default => throw new Exception("Unknown input")
};

echo $result; // outputs "integer world"

You don't have to provide a default, I just really like to use it.

Traits Can Now Have Abstract Methods!

Traits can declare abstract methdos, forcing the class that uses them to fill in the relevant body. E.g.

trait TraitLoadFromArray {
    abstract public static function load(array $row): static;
}

class MyModel
{
    use TraitLoadFromArray;

    private function __construct(array $data)
    {
        // do someething with the data here.
    }

    public static function load(array $input) : static
    {
        return new MyModel($input);
    }
}

$model = MyModel::load(['foo' => 'bar']);

This makes them a middle ground between interfaces and abstract classes. This is because traits can have some filled in methods as well, making them like an abstract class, but a single class can use/implement multiple traits, but can't extend multiple classes. However, unlike an interface, traits on their own cannot be used as a typehint for a parameter/return type.

Also, PHP 8 will perform proper method signature validation when using traits, which is actually a huge bonus, not a caveat.

E.g. this won't work because the trait insists on an array input:

trait TraitLoadFromArray {
    abstract public static function load(array $row): static;
}

class MyModel
{
    use TraitLoadFromArray;

    private function __construct(array $data)
    {
        // do someething with the data here.
    }

    public static function load($input) : static
    {
        return new MyModel($input);
    }
}

$model = MyModel::load(['foo' => 'bar']);

If a class implements two traits that share a method name, a fatal error occurs.

Parameter Lists - Trailing Comma

In PHP 5.6 they added the ability to have a trailing comma in arrays. Now they have done the same for when providing arguments to a function like so:

$db = new mysqli(
    $host,
    $user,
    $password,
    $dbname,
    $port,
);

Static Return Type

You can now use static as a return type. You could have always called static($x) to create a child object from an parent class, but now you can specify that the return is going to be whatever the child class is too, which will help your IDE. Reference.


abstract class Animal { public static function createFromName($name): static { return new static($name); } } class Dog extends Animal { protected function __contruct(array $data) { print "Creating dog with data: " . print_r($data, true); $this->m_data = $data; } public function bark() { print "Woof!" . PHP_EOL; } } $dog = Dog::createFromName('Winston'); $dog->bark(); // outputs Woof! print $dog::class; // outputs Dog, more importantly, your IDE knows its Dog, not Animal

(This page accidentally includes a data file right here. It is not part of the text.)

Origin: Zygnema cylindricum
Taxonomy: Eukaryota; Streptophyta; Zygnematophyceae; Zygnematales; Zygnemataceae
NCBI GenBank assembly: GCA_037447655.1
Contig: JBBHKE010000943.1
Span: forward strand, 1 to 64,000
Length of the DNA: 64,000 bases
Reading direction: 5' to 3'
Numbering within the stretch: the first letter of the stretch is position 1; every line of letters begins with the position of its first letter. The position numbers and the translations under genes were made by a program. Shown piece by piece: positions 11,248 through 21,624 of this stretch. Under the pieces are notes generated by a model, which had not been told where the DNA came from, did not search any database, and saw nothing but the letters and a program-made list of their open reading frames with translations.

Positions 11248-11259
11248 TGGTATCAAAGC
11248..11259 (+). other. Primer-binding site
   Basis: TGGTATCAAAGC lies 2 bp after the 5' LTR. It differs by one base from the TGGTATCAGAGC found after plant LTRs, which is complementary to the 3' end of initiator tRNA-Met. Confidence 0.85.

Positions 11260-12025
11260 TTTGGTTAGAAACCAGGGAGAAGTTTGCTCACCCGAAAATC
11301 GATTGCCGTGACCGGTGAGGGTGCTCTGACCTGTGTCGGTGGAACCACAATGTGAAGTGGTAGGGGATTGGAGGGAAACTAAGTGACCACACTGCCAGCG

Nullsafe Operator - Now Works On Methods

Imagine that in the below example, the booking is a database model object with an accessor on a nullable deletedAt property that only gets set if it was deleted. This deletedAt property is a DateTime object that has the getTimestamp method.

$deletedAtTimestamp = $booking->getDeletedAt()?->getTimestamp();

This will result in setting $deletedAtTimestamp as either the timestamp if it exists, or null.

Private Methods And Inheritance

We can have private methods in child/parent classes with different method signatures.

E.g.

class Foo
{
    public foo() { return $this->bar(); }
    private bar() { return "bar"; }
}

class Bar extends Foo
{
    public foo() { return $this->bar("yolo"); }
    private bar(Bar $bar) { return $bar; }
}

However, I see this as quite dangerous, because you might accidentally try to do this:

class Foo
{
    public foo() { return $this->bar(); }
    private bar() { return "bar"; }
}

class Bar extends Foo
{
    private bar(Bar $bar) { return $bar; }
}

$bar = new Bar();
$bar->foo();

I can't believe I haven't hit this before, but I guess it's because I always try to use composition instead of inheritance wherever possible, and if I'm having a child and parent with the same method name, I'm probably going to make it protected/public as part of an interface.

Throw Is Now An Expression, Not A Statement

This just means that you can now throw an Exception in more places. E.g.

$triggerError = fn () => throw new MyError();

$foo = $bar['offset'] ?? throw new OffsetDoesNotExist('offset');

Weak Maps

The WeakMap has been introduced that is an object that holds references to other objects, but won't stop those objects being garbage collected if they are the only thing that references those objects. This is particularly useful in the realm of ORMs that hold caches of objects/entities.

class Foo extends Model
{